Yet despite genome sequencing dropping in cost and rising in availability, Hunter realized that many faculty members lacked the training and familiarity with these approaches to use them, or to make the most of their power. Even those faculty members with knowledge of how to utilize genomics tools can easily be overwhelmed by the vast amounts of data that the techniques can generate.

“Many faculty, especially more established faculty who set up their labs 15 or 20 years ago, may be unfamiliar with these techniques, or reluctant to invest in new technologies,” adds Hunter.

EDUCATE, UNIFY, FACILITATE

To overcome these hurdles, one of the first steps toward creating the Center involved hiring Dr. Daniel Beiting, an immunologist by training who gained expertise in genomics methods during a postdoctoral fellowship at Penn, in the lab of Dr. David Roos in the School of Arts and Sciences’ Department of Biology. Beiting’s goal is to demystify the scientific approaches required to set up, conduct, and analyze genomics-based studies.

“There are people at Penn who have never used these technologies, there are people who dabble with them, and there are people who use them routinely,” says Beiting. “As a center, we have to act as a catalyst to help make it easier for everyone in all three of these groups.”

Indeed, even those faculty and students familiar with genomics can use assistance in the latter stages of experimentation – after the tests are over and data has poured in. If one imagines the quantity of information that can arise from one genome is extraordinary, the quantity that comes from an analysis of all the microbes living on a portion of a dog’s skin, for example, would be astronomical. Issues of data storage, management, and analysis have become some of the most challenging elements of experimentation.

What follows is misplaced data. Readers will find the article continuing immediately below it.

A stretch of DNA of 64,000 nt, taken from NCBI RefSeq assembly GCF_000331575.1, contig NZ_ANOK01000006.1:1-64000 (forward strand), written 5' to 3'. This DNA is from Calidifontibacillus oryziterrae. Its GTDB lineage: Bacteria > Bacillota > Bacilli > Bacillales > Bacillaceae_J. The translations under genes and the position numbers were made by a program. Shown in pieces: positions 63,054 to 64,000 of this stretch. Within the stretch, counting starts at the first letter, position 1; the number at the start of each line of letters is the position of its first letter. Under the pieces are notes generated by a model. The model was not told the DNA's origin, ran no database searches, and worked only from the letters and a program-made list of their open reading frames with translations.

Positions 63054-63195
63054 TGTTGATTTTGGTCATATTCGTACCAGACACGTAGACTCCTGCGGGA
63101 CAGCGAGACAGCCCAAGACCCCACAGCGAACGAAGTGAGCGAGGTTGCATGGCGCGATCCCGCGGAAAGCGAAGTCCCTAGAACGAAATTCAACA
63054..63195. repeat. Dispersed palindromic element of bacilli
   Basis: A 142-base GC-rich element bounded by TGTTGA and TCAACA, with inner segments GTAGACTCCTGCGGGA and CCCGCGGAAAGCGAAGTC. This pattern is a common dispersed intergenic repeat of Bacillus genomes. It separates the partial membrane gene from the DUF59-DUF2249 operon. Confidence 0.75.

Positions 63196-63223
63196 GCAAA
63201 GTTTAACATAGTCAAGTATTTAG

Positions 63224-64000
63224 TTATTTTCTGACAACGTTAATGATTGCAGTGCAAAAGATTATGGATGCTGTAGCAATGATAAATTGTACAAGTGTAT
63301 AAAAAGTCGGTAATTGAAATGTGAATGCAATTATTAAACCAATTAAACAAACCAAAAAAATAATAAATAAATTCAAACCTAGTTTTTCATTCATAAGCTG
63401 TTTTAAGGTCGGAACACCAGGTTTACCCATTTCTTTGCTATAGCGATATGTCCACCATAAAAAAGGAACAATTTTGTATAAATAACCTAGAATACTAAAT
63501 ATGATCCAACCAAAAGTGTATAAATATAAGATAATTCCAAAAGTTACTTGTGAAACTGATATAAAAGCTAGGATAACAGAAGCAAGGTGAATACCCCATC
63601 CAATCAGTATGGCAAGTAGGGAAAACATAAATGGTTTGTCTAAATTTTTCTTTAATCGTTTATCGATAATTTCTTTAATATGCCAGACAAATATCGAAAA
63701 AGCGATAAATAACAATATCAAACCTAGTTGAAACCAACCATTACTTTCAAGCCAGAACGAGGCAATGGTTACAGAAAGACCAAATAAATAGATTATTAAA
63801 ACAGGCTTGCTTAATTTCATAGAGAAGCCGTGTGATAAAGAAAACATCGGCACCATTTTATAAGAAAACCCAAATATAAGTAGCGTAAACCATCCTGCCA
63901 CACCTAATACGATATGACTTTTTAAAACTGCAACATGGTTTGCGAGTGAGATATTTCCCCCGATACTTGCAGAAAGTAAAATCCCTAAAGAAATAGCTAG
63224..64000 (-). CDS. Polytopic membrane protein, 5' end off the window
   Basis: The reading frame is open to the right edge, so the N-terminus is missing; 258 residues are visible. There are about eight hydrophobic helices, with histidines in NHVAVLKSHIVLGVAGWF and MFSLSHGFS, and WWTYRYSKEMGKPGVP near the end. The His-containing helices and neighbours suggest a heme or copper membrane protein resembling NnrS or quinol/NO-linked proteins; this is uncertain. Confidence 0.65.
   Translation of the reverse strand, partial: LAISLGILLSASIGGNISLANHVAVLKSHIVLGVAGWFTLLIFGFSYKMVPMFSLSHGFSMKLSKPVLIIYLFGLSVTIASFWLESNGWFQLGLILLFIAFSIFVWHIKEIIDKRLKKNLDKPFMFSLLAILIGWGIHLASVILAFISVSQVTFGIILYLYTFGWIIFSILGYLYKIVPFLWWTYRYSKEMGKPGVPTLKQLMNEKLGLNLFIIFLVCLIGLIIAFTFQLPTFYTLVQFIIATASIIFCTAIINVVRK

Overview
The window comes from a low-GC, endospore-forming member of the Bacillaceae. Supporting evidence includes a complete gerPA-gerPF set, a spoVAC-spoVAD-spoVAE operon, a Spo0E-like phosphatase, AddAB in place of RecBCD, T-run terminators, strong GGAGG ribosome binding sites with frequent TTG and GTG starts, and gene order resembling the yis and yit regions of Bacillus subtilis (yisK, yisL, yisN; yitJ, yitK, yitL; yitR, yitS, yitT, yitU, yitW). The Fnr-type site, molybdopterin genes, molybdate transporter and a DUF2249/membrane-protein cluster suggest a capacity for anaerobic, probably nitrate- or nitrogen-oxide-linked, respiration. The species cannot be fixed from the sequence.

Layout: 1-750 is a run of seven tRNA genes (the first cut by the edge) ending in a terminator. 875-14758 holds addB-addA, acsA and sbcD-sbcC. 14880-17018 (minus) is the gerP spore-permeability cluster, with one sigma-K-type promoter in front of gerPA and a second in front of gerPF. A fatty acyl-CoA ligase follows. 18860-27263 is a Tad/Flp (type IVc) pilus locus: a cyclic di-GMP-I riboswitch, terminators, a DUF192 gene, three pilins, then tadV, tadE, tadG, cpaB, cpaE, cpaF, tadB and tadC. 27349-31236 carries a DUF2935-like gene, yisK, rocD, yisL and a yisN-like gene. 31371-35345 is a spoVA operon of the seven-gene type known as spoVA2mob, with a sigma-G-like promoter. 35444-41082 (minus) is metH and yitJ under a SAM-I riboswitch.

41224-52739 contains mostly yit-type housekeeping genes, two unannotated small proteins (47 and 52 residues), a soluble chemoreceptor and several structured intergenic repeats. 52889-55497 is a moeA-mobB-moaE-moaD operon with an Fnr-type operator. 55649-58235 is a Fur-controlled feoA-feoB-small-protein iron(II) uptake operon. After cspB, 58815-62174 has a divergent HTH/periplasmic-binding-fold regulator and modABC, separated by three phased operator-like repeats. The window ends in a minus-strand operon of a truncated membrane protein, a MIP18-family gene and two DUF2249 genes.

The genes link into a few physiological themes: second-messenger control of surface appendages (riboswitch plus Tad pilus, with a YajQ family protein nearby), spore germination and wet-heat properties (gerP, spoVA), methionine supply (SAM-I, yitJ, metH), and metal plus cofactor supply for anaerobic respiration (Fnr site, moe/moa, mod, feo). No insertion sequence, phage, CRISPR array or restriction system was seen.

“If you’re looking at microbes, you could be dealing with 30,000 different genomes in a patch of skin,” says Hunter. “How do you parse out what is meaningful? How do you even store that amount of data? Those are the challenges that Dan is helping our community address.”

An early strategic decision was not to invest in hardware, as sequencing equipment is expensive and can quickly become obsolete. In addition, Penn has facilities, particularly within the medical school, that Penn Vet researchers can utilize. Beiting has been able to help to connect vet school students and faculty with the resources around campus that would best fulfill their needs while training them in the most effective ways to set up experiments and analyze data.

Partnering with the Perelman School of Medicine has also been a key facet of the Center, as certain Penn Medicine faculty are already engaged in studying the host-microbe interactions and using genomics regularly to address questions of basic science and clinical importance.

“Our School is in a unique position in that we have a medical school across the street and a dental school down the road,” Hunter says. “We’re ideally positioned to take advantage of their expertise and collaborate in ways that further everyone’s research aims.”

LAUNCHING RESEARCH

In the first year of the Center’s existence, five projects have received full funding – $50,000 a piece – to pursue their aims, while three others received partial funding. The five fully funded pilots include a multi-investigator study at Penn Vet’s Philadelphia campus, examining the role of microbes in canine atopic dermatitis, and another at New Bolton Center, which is studying how the rumen microbiome of dairy cows impacts their productivity and health (read more on pages 9 and 12). While not the sole focus of the Center, the microbiome also serves as the primary focus of the three additional projects.